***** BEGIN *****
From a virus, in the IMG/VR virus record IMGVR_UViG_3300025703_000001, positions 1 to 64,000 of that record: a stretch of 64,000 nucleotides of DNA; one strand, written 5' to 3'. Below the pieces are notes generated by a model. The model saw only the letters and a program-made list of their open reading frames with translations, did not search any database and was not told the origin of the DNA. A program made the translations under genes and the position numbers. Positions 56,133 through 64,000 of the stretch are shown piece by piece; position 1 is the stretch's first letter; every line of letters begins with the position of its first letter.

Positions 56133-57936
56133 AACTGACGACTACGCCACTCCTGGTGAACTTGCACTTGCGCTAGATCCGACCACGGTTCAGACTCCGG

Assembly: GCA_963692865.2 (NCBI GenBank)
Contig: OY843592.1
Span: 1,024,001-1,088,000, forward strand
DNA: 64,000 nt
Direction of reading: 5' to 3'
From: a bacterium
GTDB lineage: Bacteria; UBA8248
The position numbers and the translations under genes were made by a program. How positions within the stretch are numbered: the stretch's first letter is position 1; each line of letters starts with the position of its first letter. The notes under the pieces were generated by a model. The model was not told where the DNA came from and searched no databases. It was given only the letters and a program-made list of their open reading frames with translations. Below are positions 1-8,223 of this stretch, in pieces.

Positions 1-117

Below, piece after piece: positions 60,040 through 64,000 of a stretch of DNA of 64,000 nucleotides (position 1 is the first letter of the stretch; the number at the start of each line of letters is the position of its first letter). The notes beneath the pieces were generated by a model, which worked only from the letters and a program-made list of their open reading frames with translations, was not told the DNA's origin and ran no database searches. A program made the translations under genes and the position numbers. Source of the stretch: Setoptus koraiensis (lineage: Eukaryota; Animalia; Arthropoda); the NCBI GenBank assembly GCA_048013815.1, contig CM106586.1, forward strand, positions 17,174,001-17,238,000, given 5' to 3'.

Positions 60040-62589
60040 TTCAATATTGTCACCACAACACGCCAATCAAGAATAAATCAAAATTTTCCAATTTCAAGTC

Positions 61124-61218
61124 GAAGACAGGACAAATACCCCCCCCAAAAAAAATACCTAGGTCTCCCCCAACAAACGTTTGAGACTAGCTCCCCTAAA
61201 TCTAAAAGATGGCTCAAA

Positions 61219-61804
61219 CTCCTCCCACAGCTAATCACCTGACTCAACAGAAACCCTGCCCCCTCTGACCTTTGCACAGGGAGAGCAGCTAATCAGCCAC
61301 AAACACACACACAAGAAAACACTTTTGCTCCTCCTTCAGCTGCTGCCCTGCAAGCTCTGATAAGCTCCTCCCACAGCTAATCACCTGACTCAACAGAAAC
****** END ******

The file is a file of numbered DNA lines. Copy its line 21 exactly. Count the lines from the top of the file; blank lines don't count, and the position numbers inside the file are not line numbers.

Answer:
61301 AAACACACACACAAGAAAACACTTTTGCTCCTCCTTCAGCTGCTGCCCTGCAAGCTCTGATAAGCTCCTCCCACAGCTAATCACCTGACTCAACAGAAAC